I have multiple independent coders who are trying to identify events in a time series -- in this case, watching video of face-to-face conversation and looking for particular nonverbal behaviors (e.g., head nods) and coding the time and category of each event. This data could reasonable be treated as a discrete-time series with a high sampling rate (30 frames/second) or as a continuous-time series, whichever is easier to work with.
I'd like to compute some measure of inter-rater reliability, but I expect there to be some uncertainty in when events occurred; that is, I expect that one coder might, for example, code that a particular movement began a quarter second later than other coders thought it started. These are rare events, if that helps; typically at least several seconds (hundreds of video frames) between events.
Is there a good way of assessing inter-rater reliability that looks at both of these kinds of agreement and disagreement: (1) do raters agree on what event occurred (if any), and (2) do they agree on when it occurred? The second is important to me because I'm interested in looking at the timing of these events relative to other things happening in the conversation, like what people are saying.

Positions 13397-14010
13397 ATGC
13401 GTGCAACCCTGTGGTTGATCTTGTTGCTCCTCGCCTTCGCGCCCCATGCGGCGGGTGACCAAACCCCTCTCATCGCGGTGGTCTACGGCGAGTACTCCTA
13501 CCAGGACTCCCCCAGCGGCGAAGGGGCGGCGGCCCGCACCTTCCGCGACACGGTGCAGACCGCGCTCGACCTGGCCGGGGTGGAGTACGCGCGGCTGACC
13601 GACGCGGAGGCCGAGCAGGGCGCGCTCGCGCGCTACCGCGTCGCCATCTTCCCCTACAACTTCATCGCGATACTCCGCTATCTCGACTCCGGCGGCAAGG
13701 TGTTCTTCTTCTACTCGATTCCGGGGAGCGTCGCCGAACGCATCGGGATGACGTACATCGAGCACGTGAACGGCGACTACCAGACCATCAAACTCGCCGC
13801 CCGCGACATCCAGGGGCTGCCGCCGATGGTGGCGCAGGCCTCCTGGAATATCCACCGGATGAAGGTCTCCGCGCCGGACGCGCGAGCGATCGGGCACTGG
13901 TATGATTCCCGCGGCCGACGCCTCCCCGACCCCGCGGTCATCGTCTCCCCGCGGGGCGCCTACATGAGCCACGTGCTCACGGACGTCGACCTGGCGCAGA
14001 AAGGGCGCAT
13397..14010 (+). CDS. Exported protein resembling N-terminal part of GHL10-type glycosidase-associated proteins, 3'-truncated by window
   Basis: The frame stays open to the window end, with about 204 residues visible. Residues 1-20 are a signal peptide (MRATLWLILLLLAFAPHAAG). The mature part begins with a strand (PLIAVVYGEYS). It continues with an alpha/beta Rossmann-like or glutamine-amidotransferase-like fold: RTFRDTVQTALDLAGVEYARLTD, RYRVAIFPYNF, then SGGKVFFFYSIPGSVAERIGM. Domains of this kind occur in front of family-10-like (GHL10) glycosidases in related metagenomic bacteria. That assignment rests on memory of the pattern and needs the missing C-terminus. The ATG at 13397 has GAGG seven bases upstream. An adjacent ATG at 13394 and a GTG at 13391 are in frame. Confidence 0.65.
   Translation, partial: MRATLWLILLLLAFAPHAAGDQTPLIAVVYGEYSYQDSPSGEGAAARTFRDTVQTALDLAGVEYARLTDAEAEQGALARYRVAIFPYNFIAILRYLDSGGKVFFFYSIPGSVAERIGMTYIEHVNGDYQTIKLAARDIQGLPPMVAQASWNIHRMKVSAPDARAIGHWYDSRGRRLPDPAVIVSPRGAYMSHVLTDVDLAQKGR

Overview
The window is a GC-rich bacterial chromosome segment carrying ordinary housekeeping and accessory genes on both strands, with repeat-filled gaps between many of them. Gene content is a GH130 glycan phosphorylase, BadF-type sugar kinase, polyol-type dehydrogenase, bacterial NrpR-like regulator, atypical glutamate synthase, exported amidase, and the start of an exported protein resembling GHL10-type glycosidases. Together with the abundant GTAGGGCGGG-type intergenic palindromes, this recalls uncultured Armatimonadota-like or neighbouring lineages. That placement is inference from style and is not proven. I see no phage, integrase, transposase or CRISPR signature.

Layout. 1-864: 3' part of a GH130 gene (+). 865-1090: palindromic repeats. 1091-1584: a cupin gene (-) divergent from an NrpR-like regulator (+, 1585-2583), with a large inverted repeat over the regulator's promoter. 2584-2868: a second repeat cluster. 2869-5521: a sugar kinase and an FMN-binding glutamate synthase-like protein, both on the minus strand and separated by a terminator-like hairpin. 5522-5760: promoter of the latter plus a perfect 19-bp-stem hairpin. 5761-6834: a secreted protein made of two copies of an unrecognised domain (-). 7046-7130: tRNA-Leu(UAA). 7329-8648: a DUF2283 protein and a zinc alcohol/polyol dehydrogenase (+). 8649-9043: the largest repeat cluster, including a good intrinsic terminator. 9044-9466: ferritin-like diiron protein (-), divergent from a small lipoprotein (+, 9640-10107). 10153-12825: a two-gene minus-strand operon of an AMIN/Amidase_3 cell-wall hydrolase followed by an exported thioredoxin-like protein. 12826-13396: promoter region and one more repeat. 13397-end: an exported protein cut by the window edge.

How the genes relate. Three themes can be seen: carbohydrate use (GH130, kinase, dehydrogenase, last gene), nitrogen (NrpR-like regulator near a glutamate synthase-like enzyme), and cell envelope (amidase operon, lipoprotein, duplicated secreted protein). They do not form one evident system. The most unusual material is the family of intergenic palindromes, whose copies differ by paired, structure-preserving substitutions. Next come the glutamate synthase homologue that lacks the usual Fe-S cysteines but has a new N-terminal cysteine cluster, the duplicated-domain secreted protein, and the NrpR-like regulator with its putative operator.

Standard practice in my field seems to be to divide things up into time slices, say 1/4 of a second or so, aggregate the events each coder reported per time slice, then compute Cohen's kappa or some similar measure. But the choice of slice duration is ad-hoc, and I don't get a good idea of uncertainty in time of events.
Best thought I have so far is that I could compute some kind of reliability curve; something like kappa as a function of the size of the window within which I consider two events as being coded at the same time. I'm not really sure where to go from there, though...